A while ago, I came across a blog post from Clive Shepard titled, Do instructional designers need to know about what they are designing?
I was eager to dive into Clive’s blog and finally get some clarity on this issue. Instead, what I read was a classic pro-con argument for both positions, but with only “I’m undecided” for a conclusion. A bit deflated, I shared the article with our team, asking others to comment. What I got was a more satisfying answer, one that illustrates how we typically work with our clients. Here’s what one of our instructional designers posted:
“I think the strongest learning engagements happen when the subject matter expert and the instructional designer are really partners in the development of the project. If I as a designer feel comfortable learning from the SME, returning to them with questions, and remaining open to their suggestions, I think the odds of the project being successful rise dramatically. Partners who have mutual respect for each other’s expertise build very cool things.” — by Cim Kearns
Cim captures, for me, the essence of our approach to clients. We recognize the expertise you bring to the relationship. You know your business. You know your people. You’ve seen what works and what doesn’t. You understand what you know. And we meet you there, bringing to bear our expertise in teasing out the unknowns, asking questions, probing for ways to connect and partner on the solution that best addresses the business need.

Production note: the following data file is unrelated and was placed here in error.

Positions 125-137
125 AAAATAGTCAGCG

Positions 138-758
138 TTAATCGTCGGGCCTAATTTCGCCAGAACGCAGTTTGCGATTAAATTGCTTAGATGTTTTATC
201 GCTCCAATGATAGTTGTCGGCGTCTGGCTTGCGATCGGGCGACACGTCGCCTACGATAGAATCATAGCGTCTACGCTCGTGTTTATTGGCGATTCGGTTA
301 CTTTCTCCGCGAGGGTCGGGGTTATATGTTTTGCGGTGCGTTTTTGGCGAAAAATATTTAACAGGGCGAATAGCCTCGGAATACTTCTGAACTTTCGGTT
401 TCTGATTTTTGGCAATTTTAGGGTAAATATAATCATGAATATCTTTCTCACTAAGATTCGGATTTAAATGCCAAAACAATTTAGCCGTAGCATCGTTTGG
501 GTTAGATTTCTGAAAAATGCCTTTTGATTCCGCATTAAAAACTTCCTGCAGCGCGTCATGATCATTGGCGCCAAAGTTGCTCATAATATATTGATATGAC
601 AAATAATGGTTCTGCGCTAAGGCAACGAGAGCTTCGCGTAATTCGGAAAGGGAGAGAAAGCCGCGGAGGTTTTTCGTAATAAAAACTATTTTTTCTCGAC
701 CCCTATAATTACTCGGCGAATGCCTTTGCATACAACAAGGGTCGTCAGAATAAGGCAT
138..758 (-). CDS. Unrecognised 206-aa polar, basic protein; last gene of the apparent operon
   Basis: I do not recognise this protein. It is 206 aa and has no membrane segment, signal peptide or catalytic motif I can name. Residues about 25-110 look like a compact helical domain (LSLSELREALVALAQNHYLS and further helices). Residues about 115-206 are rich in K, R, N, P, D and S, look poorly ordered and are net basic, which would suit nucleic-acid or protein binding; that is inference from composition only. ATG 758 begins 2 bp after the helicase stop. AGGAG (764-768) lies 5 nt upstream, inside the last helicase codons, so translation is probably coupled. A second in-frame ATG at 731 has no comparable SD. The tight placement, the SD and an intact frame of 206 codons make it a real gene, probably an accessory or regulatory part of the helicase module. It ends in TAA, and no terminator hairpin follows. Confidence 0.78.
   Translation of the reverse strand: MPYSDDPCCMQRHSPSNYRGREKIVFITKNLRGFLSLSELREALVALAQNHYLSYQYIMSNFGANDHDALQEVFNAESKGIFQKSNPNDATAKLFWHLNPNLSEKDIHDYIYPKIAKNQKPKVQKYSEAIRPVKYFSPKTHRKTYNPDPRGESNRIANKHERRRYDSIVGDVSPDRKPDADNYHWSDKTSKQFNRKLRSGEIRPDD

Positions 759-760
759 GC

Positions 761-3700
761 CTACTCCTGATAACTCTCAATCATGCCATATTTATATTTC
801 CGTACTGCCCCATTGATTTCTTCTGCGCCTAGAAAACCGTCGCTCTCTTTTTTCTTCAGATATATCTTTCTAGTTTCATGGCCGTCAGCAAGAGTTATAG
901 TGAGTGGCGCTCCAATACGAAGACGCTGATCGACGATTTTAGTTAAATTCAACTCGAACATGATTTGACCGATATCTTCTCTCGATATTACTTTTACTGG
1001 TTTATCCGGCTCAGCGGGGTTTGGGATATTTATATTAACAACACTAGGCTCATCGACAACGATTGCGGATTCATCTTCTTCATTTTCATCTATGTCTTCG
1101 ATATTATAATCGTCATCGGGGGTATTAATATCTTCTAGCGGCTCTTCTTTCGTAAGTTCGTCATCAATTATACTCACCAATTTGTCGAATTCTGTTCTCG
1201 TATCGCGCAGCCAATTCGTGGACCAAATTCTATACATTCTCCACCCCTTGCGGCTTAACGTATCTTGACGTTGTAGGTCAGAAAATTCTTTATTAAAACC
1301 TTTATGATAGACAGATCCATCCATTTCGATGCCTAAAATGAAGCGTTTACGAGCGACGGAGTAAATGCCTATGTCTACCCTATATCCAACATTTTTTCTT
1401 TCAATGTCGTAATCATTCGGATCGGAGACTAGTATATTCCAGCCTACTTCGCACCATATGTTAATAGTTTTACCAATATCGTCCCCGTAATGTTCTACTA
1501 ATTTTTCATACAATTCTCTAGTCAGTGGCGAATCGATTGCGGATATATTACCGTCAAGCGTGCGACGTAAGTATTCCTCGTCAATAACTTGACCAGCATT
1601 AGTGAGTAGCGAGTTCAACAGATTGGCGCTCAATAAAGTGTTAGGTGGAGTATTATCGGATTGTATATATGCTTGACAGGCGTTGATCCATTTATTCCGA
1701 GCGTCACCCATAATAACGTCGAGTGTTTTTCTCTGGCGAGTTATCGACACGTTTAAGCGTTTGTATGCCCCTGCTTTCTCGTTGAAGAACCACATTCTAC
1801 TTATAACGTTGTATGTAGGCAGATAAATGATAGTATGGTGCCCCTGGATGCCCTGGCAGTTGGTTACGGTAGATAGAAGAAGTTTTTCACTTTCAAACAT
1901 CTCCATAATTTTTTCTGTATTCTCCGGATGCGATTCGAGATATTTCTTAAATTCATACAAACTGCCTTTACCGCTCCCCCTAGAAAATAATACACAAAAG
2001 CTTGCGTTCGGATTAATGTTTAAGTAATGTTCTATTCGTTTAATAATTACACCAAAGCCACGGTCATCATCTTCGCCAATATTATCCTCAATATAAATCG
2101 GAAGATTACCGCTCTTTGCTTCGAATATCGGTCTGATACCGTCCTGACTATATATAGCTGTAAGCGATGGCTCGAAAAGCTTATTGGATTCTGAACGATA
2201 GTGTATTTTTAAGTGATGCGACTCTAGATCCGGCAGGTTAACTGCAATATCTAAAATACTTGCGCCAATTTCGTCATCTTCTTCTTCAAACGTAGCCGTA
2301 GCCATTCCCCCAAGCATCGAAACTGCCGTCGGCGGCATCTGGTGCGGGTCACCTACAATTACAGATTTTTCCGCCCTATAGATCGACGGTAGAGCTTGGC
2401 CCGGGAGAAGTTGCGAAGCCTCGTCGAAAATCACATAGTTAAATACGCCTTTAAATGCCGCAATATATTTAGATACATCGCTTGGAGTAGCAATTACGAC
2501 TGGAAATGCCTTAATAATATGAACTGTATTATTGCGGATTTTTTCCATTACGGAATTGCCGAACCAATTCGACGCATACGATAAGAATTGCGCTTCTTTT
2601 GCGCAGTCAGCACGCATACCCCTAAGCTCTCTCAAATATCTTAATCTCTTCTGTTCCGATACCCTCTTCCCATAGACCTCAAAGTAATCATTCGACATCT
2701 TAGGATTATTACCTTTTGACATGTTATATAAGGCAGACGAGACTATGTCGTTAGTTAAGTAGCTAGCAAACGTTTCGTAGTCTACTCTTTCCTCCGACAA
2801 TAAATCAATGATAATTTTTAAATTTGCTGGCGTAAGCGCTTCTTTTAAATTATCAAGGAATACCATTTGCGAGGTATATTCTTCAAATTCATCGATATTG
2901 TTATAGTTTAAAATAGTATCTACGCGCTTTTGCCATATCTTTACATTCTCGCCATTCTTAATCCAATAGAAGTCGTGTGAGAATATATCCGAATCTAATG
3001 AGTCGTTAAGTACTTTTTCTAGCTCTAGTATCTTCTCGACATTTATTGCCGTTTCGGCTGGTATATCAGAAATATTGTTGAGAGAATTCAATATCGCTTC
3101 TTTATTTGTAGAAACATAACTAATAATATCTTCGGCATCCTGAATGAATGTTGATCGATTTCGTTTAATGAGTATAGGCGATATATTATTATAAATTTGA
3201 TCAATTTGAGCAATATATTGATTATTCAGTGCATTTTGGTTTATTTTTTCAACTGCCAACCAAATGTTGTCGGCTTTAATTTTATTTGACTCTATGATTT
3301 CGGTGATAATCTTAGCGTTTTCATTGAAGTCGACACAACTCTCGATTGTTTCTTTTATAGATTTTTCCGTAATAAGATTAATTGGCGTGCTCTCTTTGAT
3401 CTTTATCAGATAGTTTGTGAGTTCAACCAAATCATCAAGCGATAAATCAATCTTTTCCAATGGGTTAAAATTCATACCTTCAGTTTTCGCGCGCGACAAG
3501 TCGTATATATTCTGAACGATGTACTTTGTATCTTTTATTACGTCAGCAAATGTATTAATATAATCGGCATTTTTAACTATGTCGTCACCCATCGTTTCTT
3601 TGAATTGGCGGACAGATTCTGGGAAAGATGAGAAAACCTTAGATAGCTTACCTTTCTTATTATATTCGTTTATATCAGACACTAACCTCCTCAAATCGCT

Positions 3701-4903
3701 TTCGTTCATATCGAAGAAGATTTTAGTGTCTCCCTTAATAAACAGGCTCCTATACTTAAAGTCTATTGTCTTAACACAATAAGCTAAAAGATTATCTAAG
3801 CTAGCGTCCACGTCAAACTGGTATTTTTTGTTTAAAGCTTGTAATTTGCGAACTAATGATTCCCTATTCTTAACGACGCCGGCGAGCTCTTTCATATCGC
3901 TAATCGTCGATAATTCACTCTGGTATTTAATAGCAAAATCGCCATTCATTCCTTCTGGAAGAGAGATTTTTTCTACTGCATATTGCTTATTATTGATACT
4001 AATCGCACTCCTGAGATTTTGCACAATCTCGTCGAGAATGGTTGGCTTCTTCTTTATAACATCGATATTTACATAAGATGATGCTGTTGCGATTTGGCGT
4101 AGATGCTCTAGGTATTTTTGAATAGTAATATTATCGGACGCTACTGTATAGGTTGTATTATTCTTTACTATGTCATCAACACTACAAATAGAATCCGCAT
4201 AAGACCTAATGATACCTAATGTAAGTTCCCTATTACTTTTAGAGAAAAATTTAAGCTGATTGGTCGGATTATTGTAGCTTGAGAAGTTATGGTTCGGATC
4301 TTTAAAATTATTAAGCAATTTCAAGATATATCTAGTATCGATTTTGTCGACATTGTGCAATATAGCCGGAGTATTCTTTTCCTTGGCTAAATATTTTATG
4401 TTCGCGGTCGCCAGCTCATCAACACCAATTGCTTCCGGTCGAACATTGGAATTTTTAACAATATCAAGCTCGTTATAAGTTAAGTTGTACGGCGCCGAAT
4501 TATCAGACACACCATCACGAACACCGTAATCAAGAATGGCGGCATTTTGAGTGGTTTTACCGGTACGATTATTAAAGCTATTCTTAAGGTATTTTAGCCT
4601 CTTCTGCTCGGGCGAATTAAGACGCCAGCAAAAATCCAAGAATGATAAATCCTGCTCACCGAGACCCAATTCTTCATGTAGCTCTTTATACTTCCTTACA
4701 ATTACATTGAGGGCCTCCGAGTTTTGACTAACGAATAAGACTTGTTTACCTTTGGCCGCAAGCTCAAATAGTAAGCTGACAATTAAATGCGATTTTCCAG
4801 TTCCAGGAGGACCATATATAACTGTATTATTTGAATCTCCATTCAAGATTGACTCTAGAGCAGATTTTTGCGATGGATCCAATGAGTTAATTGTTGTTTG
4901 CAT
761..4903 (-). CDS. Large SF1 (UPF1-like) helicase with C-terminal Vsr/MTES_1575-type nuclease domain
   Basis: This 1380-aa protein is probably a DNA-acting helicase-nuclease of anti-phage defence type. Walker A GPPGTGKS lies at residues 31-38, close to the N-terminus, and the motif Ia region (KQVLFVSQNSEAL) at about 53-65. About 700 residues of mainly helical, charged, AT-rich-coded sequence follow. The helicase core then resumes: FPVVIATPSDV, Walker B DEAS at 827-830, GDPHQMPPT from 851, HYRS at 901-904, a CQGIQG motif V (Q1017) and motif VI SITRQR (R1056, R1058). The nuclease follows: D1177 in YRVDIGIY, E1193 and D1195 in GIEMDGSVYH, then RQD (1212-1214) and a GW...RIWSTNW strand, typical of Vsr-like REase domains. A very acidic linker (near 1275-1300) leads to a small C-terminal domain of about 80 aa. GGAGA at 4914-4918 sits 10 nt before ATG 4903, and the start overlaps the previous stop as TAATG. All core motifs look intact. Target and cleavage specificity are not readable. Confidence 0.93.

Here’s an example of a recent project where our client brought their expertise and allowed us to fill in the gaps.
We worked with a client in the dental industry that was implementing a major new system change. Other than individually visiting the dentist when needed, our team didn’t know much about this business. However, we do know how to design training, especially when a complete system change is involved. We understand that training under these circumstances is about more than just showing someone how to do something, it is about preparing the groundwork for the change, respecting people’s need to see the benefits of the change and not fear it.
Our client got that part too, and had taken steps to begin the change process themselves. Instead of wasting time questioning their ability to handle this aspect, we respected what they’d learned from it, and avoided undermining it in what we designed. We asked our client to consult on the background of the system, and they trusted us to design a strategy and supporting content to assure learning retention and skill acquisition. We learned a lot about and with each other along the way. The result was not only a great success for the training, but a strong partnership and respect for each other.
So, in the end, I agree with Cim. When we partner with clients and respect their knowledge and expertise, meeting them at that point and along the way learning things we never would have known otherwise, magic can happen. Ultimately, then, I’m not undecided. I believe it doesn’t matter if we know about the subject we are designing. The question is—are we willing to learn, to partner with those that do, and to create great things together?